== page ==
PMCID: PMC2195670  PMID: 10523609
CD28; OX40/OX40 ligand; germinal center; chemokine; T cell migration
7.  CD4 T Cell Cytokine Differentiation: The B Cell Activation Molecule, OX40 Ligand, Instructs CD4 T Cells to Express Interleukin 4 and Upregulates Expression of the Chemokine Receptor, Blr-1  
This report investigates the role of OX40 ligand (OX40L) and its receptor, OX40, expressed on activated B and T cells, respectively, in promoting the differentiation of T helper type 2 (Th2) CD4 T cells. These molecules are expressed in vivo by day 2 after priming with T cell– dependent antigens. Their expression coincides with the appearance of immunoglobulin (Ig)G switch transcripts and mRNA for interleukin (IL)-4 and interferon (IFN)-γ, suggesting that this molecular interaction plays a role in early cognate interactions between B and T cells. In vitro, we report that costimulation of naive, CD62Lhigh CD4 T cells through OX40 promotes IL-4 expression and upregulates mRNA for the chemokine receptor, blr-1, whose ligand is expressed in B follicles and attracts lymphocytes to this location. Furthermore, T cell stimulation through OX40 inhibits IFN-γ expression in both CD8 T cells and IL-12–stimulated CD4 T cells. Although this signal initiates IL-4 expression, IL-4 itself is strongly synergistic. Our data suggest that OX40L on antigen-activated B cells instructs naive T cells to differentiate into Th2 cells and migrate into B follicles, where T cell–dependent germinal centers develop.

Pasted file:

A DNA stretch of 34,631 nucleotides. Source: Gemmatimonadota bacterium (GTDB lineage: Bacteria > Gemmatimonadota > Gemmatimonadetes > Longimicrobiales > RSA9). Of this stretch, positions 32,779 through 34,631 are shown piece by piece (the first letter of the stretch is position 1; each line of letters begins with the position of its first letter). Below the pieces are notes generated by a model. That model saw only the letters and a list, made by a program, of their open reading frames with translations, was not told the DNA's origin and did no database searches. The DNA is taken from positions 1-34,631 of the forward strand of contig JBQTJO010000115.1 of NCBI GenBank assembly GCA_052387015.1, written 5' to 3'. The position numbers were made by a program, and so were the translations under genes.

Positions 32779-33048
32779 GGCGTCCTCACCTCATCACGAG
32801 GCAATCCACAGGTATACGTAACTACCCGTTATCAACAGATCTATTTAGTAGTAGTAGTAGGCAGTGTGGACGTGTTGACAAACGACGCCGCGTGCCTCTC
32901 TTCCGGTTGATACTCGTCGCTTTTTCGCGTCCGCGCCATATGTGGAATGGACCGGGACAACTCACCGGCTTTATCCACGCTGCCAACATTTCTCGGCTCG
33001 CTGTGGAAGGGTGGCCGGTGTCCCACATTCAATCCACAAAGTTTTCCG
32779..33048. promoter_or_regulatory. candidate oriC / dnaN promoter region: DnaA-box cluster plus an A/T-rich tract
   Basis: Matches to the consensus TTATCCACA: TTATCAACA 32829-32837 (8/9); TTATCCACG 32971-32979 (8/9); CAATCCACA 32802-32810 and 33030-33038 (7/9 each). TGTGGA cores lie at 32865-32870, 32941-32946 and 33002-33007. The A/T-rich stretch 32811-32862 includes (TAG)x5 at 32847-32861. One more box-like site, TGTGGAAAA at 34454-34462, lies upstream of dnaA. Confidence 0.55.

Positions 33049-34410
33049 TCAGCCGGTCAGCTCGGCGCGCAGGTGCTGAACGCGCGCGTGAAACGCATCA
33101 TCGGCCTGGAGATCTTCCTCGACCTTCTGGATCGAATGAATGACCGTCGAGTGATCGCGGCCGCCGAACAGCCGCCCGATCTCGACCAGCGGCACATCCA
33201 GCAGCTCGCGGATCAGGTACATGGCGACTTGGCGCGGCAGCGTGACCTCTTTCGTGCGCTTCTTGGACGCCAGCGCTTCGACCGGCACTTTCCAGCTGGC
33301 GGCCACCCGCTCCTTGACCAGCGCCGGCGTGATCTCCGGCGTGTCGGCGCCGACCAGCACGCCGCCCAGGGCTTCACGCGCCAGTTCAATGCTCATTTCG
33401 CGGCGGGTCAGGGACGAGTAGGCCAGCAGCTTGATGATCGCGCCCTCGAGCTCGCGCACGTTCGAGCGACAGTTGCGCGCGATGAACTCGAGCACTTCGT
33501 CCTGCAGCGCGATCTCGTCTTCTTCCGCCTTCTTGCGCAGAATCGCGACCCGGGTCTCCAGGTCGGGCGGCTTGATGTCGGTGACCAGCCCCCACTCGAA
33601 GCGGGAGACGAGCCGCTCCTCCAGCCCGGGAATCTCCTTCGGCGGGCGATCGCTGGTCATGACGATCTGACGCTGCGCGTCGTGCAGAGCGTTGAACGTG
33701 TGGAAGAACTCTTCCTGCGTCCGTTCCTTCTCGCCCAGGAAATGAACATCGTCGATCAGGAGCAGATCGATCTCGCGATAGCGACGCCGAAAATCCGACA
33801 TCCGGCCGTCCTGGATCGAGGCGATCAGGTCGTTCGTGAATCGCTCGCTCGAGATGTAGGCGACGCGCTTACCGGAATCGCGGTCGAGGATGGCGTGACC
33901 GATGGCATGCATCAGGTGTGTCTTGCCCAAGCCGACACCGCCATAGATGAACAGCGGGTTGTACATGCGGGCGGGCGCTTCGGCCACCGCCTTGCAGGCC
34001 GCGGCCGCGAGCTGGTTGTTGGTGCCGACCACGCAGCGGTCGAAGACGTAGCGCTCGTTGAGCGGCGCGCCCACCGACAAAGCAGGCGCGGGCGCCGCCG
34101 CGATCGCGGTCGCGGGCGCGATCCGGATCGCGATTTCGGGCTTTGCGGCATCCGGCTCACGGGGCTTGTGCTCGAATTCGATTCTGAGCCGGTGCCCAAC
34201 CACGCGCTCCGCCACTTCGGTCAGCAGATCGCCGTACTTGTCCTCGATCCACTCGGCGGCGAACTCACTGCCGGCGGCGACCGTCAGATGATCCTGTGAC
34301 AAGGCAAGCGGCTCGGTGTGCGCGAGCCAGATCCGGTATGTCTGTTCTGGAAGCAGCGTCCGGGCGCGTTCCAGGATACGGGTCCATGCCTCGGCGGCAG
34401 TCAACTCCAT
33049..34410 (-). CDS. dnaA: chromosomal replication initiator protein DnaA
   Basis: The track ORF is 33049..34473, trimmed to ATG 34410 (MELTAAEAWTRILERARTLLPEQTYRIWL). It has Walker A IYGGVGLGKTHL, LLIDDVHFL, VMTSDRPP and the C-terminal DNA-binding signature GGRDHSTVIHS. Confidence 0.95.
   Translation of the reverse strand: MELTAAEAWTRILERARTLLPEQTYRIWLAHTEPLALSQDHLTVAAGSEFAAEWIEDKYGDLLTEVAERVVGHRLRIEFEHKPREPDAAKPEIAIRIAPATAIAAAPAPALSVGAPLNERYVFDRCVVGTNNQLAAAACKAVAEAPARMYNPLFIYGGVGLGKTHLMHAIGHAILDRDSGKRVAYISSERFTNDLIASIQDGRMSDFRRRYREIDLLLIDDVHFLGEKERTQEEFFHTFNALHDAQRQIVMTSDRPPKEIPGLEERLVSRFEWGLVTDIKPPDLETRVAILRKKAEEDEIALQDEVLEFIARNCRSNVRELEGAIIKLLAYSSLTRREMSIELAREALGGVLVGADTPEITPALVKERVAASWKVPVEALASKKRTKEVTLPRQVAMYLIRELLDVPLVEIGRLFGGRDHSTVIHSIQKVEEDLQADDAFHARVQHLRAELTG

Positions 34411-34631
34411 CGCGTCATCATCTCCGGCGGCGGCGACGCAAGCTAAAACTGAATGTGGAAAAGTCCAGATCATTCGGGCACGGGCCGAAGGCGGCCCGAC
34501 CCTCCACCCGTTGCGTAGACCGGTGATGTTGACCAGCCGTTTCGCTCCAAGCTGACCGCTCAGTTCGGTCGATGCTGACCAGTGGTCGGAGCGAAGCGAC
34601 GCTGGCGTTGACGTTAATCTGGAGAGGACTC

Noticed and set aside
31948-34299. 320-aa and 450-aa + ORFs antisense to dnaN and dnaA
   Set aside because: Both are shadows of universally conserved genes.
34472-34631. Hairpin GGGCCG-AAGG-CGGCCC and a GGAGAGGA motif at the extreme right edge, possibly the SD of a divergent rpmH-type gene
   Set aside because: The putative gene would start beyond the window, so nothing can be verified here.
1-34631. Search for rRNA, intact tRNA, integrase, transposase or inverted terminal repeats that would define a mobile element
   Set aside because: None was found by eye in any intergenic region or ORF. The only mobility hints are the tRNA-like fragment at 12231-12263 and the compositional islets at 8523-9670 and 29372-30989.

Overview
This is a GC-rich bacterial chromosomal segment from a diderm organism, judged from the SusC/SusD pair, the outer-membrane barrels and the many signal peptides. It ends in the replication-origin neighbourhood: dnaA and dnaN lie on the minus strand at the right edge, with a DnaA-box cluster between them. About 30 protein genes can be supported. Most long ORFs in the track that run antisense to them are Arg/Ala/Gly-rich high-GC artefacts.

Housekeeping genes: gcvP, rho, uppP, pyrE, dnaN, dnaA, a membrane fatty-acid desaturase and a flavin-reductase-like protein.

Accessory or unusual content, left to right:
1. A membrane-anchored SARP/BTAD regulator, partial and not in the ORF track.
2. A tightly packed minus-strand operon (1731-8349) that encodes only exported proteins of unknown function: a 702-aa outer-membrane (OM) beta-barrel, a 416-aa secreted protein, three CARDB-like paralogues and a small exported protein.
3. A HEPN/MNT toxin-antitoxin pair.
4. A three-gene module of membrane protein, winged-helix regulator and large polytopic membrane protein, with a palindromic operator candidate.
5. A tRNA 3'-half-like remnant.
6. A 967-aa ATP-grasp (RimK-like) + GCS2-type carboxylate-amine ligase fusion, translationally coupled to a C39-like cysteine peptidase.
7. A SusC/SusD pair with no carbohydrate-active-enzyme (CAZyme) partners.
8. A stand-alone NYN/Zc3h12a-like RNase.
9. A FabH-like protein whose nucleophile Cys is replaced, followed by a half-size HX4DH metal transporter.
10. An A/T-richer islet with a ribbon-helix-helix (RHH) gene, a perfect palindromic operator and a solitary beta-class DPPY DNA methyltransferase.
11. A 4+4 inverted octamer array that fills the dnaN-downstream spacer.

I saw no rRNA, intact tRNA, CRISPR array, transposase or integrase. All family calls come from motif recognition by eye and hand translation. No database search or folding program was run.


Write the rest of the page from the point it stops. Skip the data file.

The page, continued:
PMCID: PMC2212448  PMID: 9670042
Th1–Th2 differentiation; OX40/OX40 ligand; cytokine; T cell priming; cognate B cell–T cell interaction

Results 1-7 (7)